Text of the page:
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Oregon Education Association (OEA), Oregon PTA, AFT Oregon Release Decades of Disinvestment: The State of School Funding in Oregon

Over the course of the last two decades investment in Oregon’s public schools has declined to a point where independent rankings place Oregon schools near the bottom in the nation for school funding.

Download the report: Decades of Disinvestment: The State of School Funding in Oregon

“The statistics in the report are staggering, but I am not surprised,” says Reynolds school librarian Mark Hardin.  “I have been teaching more than 30 years, and over the course of my career, libraries have been all but obliterated.  It impacts student achievement—students need libraries and librarians. I don’t think a school is complete without us.”

The report includes county and district level data comparing class size, graduation rates and other points to state and national averages. In the Portland Public School District, for example, there are 21 students per teacher, which is 33 percent above the national average. Graduation rates in Reynolds School District are among the worst in the area, 22.7 percent below state graduation rate.  Per student spending in Multnomah county is 4.3 percent below the national average.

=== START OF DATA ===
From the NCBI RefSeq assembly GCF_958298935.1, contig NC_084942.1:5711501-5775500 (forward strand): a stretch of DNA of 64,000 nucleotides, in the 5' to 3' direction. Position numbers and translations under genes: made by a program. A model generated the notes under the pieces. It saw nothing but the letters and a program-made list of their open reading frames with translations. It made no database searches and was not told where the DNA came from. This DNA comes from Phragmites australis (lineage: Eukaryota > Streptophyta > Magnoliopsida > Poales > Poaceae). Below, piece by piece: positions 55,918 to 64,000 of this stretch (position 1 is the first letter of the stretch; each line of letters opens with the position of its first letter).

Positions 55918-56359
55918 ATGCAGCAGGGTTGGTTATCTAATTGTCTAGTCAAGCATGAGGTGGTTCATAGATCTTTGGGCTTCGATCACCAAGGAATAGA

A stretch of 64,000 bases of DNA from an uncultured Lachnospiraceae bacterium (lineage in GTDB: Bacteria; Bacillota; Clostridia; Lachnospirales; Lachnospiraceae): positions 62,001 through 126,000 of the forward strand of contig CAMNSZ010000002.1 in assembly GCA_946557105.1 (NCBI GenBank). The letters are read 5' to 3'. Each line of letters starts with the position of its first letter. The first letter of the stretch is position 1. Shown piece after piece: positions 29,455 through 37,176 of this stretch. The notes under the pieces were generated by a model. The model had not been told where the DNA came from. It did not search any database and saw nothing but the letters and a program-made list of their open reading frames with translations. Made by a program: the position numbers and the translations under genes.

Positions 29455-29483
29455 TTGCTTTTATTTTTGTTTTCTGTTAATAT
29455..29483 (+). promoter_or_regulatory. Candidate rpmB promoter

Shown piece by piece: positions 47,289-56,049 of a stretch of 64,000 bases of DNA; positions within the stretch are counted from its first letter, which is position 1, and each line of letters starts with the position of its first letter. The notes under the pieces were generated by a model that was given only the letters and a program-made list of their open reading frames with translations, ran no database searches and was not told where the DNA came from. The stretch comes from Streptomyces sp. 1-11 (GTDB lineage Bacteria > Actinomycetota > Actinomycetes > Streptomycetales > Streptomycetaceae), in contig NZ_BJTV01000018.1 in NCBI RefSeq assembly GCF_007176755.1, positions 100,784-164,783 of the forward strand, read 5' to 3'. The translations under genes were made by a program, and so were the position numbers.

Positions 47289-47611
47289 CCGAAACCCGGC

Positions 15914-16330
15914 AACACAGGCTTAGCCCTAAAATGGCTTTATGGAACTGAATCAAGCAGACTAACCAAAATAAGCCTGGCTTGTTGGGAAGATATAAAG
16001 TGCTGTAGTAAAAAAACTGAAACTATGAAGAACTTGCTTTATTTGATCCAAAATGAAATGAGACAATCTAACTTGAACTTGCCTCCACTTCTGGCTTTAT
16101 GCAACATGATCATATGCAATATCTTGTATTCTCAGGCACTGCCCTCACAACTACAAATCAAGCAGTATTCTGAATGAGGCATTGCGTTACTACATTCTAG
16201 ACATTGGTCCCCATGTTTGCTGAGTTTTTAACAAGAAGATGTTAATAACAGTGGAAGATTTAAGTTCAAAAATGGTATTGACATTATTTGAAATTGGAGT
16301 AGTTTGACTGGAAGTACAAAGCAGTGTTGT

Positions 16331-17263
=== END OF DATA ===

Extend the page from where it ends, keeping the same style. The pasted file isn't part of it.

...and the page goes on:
“When I look at the comparison between Salem, Massachusetts and Salem, Oregon, I can’t help but think we failing our children,” said Otto Schell, Oregon PTA’s legislative director. “To match what other states with better education outcomes are doing we need to stop the disinvestment and start funding our schools at a level we can be proud of.”

Prior to 1990 and the passage of Measure 5, Oregon ranked 15th in school funding. Unfortunately years of recession-related cuts, on top of decades of disinvestment, have taken a toll: instead of making public education a priority, Oregon has some of the largest classes, shortest school years and one of the lowest graduation rates in the country.

“We can improve outcomes for our students by bringing Oregon’s class sizes and instructional time up to the standards set by the rest of the county,” said Hanna Vaandering, an elementary physical education teacher and president of OEA. “What we can’t afford to do is stay on the same path that we have been on since Measure 5.”

Download the report: Decades of Disinvestment: The State of School Funding in Oregon